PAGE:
For your application I would go strictly bumper pull single axle for a reason. if you are configured as a 5th wheel, a 5th wheel works great for when towing down the open road, going forwards. That is why a Semi uses this configuration. However, when it comes to backing up, a 5th wheel needs about the space a B-52 on short final needs to turn in, they just don't handle tight.

Where as a bumper pull actually will come around way faster when backing than a 5th wheel will because the length of the frame from the pivot point of the back wheels, it will actually give you a lever that will allow you to have a greater rate of turn when backing. This is along the same principal why a semi has a sliding 5th wheel, you can distribute the weight, and you can then change where the turning center of your trailer is to make it follow how you need to to get through tight handling situations.

The reason this is so relevant is you are going to be taking this thing places people normally don't take trailers, you are going to be in tight spaces with it, and you need it to handle as tight as possible, especially if you tow it up a trail and have to back up to get another approach at something.

Something else to consider is if you go with a smaller trailer that is custom made to work with your Unimog, it will compliment the places the mog can go and it will all work in harmony. If it is something that is cobbled together, well then it is not going to be so fun. I really think your best bet would be to get a military style trailer as mentioned before, frame it out and add your own goodies to it.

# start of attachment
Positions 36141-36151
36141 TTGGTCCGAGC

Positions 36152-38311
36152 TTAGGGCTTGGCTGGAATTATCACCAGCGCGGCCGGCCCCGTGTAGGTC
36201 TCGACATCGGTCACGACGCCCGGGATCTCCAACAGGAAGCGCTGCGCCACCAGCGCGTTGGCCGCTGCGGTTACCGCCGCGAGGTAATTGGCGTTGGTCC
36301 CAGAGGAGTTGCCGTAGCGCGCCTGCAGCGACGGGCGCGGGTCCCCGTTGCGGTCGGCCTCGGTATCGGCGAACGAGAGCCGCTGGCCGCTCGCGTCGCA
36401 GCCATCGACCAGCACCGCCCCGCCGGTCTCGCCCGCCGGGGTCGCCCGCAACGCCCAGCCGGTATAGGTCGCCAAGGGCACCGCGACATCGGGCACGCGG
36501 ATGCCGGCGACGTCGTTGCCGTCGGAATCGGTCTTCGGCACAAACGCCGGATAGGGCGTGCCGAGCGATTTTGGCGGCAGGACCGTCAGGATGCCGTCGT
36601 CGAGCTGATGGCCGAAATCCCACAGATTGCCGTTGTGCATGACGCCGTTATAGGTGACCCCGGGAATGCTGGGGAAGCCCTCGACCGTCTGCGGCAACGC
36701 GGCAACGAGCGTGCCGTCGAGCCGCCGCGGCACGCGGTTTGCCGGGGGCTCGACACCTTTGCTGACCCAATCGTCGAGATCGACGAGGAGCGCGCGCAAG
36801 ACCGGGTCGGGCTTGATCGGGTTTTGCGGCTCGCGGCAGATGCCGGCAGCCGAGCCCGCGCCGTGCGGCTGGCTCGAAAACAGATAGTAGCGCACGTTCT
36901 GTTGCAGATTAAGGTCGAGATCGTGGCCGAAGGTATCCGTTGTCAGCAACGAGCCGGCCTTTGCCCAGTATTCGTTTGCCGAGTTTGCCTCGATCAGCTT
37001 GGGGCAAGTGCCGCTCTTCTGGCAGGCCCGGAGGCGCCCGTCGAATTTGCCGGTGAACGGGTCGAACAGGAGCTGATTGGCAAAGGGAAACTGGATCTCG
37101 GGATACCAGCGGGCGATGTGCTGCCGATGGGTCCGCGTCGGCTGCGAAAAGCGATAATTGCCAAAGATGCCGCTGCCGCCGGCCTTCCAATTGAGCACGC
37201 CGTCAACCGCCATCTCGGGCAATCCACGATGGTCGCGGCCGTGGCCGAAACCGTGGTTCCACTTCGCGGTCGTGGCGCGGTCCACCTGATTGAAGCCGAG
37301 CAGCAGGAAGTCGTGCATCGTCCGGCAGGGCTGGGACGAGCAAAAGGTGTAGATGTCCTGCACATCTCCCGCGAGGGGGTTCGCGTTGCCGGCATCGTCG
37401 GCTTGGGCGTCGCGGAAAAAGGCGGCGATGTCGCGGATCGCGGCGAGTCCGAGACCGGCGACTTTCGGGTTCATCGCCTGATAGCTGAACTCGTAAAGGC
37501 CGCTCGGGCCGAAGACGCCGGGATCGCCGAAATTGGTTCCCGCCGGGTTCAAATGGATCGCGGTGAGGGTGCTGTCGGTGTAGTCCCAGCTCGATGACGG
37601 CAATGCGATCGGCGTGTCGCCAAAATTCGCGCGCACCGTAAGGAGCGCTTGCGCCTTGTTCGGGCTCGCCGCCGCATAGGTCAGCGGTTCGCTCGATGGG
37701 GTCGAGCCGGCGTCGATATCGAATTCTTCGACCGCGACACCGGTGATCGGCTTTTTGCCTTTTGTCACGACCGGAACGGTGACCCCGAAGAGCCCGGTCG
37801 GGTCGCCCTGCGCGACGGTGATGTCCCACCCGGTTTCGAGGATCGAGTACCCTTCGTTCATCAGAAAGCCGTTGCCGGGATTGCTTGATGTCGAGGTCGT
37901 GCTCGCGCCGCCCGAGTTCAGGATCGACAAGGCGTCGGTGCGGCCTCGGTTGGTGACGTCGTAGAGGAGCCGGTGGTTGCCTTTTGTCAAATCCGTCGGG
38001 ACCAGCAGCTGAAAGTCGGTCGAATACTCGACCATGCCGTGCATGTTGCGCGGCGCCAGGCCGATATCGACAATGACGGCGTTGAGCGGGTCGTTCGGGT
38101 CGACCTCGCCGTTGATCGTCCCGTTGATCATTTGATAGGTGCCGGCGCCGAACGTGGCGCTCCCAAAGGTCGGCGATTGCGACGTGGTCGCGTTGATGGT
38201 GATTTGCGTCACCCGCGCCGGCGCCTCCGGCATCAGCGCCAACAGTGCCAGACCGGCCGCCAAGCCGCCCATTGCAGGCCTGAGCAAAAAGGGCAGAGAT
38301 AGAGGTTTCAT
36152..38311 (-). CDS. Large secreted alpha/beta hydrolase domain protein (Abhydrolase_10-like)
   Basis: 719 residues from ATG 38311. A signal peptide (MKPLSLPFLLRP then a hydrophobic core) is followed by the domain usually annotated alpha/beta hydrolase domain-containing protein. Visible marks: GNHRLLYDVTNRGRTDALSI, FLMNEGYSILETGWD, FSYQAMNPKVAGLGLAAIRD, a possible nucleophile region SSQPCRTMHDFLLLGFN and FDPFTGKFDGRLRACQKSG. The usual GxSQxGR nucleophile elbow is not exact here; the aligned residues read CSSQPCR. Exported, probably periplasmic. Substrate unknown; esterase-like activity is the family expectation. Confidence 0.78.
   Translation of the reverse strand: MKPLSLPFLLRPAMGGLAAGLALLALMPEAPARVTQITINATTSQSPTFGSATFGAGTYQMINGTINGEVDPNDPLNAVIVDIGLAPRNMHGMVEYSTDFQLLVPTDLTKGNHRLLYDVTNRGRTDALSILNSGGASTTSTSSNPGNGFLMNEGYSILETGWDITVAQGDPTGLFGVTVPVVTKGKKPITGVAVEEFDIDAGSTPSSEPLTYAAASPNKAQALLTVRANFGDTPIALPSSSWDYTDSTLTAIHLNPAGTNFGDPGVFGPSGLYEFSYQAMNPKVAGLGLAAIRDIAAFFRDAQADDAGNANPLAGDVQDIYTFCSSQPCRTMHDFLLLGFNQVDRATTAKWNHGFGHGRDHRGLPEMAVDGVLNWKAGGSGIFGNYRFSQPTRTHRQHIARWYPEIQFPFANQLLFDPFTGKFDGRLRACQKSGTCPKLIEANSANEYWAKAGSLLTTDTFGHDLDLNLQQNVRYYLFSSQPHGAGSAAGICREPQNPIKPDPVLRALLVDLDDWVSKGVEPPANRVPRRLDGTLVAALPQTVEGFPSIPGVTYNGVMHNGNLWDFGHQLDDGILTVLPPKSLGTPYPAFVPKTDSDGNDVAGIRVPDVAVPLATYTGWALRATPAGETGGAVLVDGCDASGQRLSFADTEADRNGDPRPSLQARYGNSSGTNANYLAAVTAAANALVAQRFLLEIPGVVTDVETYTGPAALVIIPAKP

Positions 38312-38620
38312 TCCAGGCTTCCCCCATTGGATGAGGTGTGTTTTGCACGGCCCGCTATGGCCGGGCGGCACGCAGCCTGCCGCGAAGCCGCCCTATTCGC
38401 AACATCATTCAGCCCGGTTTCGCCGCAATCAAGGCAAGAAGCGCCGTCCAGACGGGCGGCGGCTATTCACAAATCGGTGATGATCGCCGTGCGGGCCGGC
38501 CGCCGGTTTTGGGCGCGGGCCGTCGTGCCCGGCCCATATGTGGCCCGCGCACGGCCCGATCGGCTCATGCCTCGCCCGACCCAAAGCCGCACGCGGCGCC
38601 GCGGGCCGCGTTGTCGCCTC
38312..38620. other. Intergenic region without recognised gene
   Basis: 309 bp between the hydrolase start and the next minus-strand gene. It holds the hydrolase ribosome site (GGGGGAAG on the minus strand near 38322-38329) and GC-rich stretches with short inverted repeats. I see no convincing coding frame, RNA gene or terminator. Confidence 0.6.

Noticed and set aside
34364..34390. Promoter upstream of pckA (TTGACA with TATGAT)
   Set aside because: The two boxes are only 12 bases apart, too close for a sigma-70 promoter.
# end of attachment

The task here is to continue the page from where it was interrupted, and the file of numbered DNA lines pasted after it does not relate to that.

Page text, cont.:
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Old 07-23-2008, 04:11 PM   #15 (permalink)
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Good info much appreciate.

So far from those who seem most in the "know" out of all that have responded; these folk seem to lean toward the OEM pintel set up. So guess thats how I go. I'll first try the 5ver body on the military trailer, and pull it by OEM pintel. If it trashhes the 5ver I can pull it off and build a box on the trailer instead like your suggesting.
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Old 07-23-2008, 06:04 PM   #16 (permalink)
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Good info much appreciate.

So far from those who seem most in the "know" out of all that have responded; these folk seem to lean toward the OEM pintel set up. So guess thats how I go. I'll first try the 5ver body on the military trailer, and pull it by OEM pintel. If it trashhes the 5ver I can pull it off and build a box on the trailer instead like your suggesting.